Scott and Virginia Reiman invest in what works: Every child deserves a great education
For Scott Reiman, it’s all about investing for the future. From his early investments in Denver real estate to his support of ACE Scholarships, and myriad projects in between, the motivation is the same: invest in what works and in what lasts.
Scott and his wife Virginia learned about ACE Scholarships almost a decade ago. “I met Alex [Cranberg, ACE’s founder] at a Boy Scouts breakfast in 2005,” Scott Reiman told us during a recent conversation at the Reiman family home. “I was immediately impressed with what ACE was doing and wanted to be involved.”
It comes as no surprise that Scott was introduced to ACE while supporting another non-profit in town. He’s been actively involved in the community all his life, first in Milwaukee, where he was born and raised, and then in Denver, when he moved to Colorado to attend college.
“I joined the board of the Denver Dumb Friends League in my mid-twenties and I have tried to give as much of my time to charity as possible ever since,” Scott says. “Virginia and I focus a great deal on education; it’s at the heart of all our philanthropy.”
Philanthropy has been an integral part of Scott and Virginia’s life together since the very beginning. In fact, Virginia was attending a charitable event when she first met Scott. “I was at an event for an after-school tutoring program for underprivileged children,” recalls Virginia. “A mutual friend introduced us at Larimer Square’s Cadillac Ranch, and we’ve been together ever since.”
Today, Scott and Virginia’s desire to give back to the community is stronger than ever. The Reiman Foundation gives generously to programs that advance children’s initiatives, health care and the arts. In addition to serving as a Trustee of ACE, Scott was a founding board member of the Denver Scholarship Foundation; he’s a University of Denver (DU) Trustee and sits on the board of Graland Country Day School, the Denver Art Museum, and the Rocky Mountain Public Broadcasting Network.
“When I was a child, my Dad taught us to give back at an early age and it was never something you do as an afterthought; it is part of the job,” Scott says. In addition to instilling a sense of community in Scott, his dad also gave him the “fire in the belly,” as he calls it, to own his own business.
“My father was a serial entrepreneur,” Scott says. “He built his own publishing business from scratch and, while he eventually did very well, our childhood was not unlike that of most American kids in the Midwest.”
Scott comes from a large family. They all grew up in Milwaukee, Wisconsin, attended public schools, and enjoyed a classic middle-America upbringing.
After attending school in Wisconsin, Scott moved to Denver to finish college at DU, where the Reiman School of Finance now bears his name. “I immediately fell in love with Colorado,” Scott says, “and knew I’d make Denver my home.”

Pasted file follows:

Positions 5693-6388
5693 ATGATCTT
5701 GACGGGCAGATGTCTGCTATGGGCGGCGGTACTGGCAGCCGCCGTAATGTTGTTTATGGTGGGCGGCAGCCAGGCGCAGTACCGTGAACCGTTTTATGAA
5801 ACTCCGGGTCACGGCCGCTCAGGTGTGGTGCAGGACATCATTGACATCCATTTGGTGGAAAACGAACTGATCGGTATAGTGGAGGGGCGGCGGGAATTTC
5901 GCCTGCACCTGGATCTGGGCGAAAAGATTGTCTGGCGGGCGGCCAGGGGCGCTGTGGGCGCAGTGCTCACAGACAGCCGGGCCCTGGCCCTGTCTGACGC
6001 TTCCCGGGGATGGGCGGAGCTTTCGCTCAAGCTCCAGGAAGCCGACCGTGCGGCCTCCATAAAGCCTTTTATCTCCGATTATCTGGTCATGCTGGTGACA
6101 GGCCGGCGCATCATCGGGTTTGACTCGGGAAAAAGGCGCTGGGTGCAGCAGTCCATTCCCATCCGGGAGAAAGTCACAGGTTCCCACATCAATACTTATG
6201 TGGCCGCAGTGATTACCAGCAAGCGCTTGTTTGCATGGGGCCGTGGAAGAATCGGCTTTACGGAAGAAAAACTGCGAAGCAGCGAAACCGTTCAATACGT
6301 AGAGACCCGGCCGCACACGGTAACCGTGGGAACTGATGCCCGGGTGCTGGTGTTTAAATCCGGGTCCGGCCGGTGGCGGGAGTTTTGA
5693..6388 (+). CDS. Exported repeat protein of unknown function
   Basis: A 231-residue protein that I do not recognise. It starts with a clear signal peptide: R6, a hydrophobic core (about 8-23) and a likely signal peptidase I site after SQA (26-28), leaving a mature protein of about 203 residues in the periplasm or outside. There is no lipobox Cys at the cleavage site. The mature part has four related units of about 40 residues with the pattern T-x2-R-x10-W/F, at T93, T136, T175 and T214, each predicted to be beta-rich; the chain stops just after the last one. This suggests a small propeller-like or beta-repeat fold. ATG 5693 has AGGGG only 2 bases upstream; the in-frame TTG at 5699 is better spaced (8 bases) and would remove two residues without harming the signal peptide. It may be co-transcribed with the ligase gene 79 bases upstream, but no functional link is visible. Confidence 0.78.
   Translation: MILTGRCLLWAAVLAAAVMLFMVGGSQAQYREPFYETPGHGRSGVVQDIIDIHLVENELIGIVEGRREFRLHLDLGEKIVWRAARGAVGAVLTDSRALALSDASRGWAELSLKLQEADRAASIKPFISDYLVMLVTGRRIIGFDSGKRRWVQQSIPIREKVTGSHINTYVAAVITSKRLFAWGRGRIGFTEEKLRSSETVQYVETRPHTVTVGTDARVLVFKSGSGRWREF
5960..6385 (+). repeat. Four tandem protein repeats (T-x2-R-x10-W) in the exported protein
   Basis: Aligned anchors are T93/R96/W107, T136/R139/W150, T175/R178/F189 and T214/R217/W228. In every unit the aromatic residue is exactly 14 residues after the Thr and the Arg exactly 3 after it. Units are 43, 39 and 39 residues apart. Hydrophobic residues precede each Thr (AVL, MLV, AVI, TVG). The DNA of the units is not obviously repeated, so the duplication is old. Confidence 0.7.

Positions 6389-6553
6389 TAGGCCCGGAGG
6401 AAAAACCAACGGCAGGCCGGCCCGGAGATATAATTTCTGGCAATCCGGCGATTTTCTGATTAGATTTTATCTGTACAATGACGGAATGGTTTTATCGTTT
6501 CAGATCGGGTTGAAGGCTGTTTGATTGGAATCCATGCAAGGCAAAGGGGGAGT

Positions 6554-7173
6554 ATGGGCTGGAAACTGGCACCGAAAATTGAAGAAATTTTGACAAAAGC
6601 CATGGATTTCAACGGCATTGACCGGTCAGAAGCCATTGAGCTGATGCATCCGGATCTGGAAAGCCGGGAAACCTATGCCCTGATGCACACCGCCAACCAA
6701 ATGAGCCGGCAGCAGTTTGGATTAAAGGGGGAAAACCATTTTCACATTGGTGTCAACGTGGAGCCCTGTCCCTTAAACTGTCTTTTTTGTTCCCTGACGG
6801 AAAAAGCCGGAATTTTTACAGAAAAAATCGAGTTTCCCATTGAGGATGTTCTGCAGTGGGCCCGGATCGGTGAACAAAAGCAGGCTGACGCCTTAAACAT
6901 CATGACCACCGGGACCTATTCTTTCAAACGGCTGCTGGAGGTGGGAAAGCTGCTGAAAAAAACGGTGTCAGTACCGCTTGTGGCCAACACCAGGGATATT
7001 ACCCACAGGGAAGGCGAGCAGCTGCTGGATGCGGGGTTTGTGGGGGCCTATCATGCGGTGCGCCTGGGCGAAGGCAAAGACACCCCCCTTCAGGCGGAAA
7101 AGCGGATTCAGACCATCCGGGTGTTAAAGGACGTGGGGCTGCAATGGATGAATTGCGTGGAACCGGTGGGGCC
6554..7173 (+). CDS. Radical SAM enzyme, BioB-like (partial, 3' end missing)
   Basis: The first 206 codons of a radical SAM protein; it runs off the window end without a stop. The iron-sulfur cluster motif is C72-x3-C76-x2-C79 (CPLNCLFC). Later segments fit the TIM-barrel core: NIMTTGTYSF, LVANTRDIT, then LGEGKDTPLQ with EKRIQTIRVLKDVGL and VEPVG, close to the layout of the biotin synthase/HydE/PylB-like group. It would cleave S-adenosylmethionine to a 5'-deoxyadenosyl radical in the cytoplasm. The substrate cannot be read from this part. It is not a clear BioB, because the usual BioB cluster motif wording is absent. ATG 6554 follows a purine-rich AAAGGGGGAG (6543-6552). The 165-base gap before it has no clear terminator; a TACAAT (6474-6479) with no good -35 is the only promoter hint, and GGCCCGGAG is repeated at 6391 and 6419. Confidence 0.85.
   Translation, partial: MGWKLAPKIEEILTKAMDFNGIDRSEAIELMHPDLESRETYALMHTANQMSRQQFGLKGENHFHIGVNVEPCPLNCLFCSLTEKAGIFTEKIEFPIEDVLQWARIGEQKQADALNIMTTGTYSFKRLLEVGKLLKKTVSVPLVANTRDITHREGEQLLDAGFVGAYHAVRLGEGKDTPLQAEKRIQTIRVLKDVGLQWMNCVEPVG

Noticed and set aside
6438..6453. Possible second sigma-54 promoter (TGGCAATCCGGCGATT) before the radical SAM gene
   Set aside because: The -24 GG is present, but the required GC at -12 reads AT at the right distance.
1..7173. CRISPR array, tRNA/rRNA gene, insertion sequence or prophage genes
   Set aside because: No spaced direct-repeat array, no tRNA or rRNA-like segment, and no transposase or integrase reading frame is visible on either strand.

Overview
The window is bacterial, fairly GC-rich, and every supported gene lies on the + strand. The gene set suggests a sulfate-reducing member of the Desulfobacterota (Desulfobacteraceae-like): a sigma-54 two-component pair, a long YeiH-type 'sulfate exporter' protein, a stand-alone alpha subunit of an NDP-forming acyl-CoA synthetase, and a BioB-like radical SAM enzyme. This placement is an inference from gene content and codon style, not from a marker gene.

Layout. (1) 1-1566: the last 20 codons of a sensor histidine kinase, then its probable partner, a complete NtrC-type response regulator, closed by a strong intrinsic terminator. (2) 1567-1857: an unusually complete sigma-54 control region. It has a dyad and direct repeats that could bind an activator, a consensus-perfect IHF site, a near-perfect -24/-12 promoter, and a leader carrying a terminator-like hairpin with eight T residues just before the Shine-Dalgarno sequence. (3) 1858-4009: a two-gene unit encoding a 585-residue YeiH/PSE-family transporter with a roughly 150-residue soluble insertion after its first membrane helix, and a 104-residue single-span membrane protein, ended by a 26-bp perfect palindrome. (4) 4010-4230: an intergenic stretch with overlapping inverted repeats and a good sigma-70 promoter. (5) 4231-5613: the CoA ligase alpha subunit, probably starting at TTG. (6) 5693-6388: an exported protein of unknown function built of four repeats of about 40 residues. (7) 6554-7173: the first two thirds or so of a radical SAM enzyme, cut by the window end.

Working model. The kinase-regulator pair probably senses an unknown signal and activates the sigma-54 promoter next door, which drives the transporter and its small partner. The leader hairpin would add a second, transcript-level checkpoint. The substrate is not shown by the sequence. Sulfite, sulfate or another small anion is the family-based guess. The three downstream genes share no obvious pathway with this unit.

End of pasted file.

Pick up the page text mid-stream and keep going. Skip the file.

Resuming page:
Invest in what lasts: Scott Reiman’s commitment to civic involvement
Perhaps the most revealing window into Scott Reiman’s philanthropic philosophy can be found in his work at Hexagon, the Denver-based private investment company he founded in 1992.
Almost immediately, Hexagon began looking for projects that had the potential to reshape Denver and result in a lasting impact.
“We were early, and substantial, investors in LoDo [Lower Downtown] in the mid-90s, when it was mostly abandoned buildings,” Reiman says. “Over a ten-year period we were involved in about half the LoDo projects and we still own a significant portion of Larimer Square.”
“It was incredibly satisfying to watch downtown Denver grow and know we played a small roll in its renaissance,” Scott recalls. “There is a great deal of history and beauty in our downtown. Each building tells a story, and I wanted to help preserve as much of that historic architecture as possible.”
“I’ve known Scott for a long time and am incredibly proud of everything we have accomplished together,” said Dan Ritchie, chairman of the Denver Center for Performing Arts. “From our work at the University of Denver to the Denver Art Museum and many more, I applaud Scott’s service and genuine dedication to the good of our community.”
Invest in what works: For Scott Reiman the ACE model is right
Scott and Virginia Reiman have invested significantly in ACE Scholarships over the last decade.
“It’s measurable,” Virginia tells us. “We can measure the impact we are having through ACE in the lives changed. That’s why we continue to invest.”
Most recently the Reiman Foundation joined the Anschutz Foundation and the Stabio Family to make a matching donation challenge at the 2014 ACE luncheon with Dr. Condoleezza Rice.
“It was tremendously gratifying for Virginia and me that we could maximize our gift and generate new revenue for ACE at the lunch,” Scott says.
It worked. ACE raised close to $2.9 million at the event.
“There are many deserving organizations, like ACE, that Scott and I have supported together over the years,” said Fred Hamilton, chairman emeritus of the Denver Art Museum. “But it’s our shared commitment to investing in the future and empowering individuals through education that I’m especially proud of.”
“What we love about ACE is that the model is right,” Scott Reiman said. “ACE lends a hand, but more importantly they put entire families in a position to succeed because the parents have skin in the game.”
“Scott Reiman has been a stalwart champion of ACE over the last decade,” Alex Cranberg told us. “But beyond ACE, Scott and Virginia have a great heart for kids, and are truly committed to investing to make our community a better place to live and to work.”
“We are in Denver for the long-haul, so it’s important to us that we do our part to make our city and our state the very best it can be,” Virginia said. “That’s why we support ACE,” added Scott. “And it’s why we’ll continue to do so for years to come.”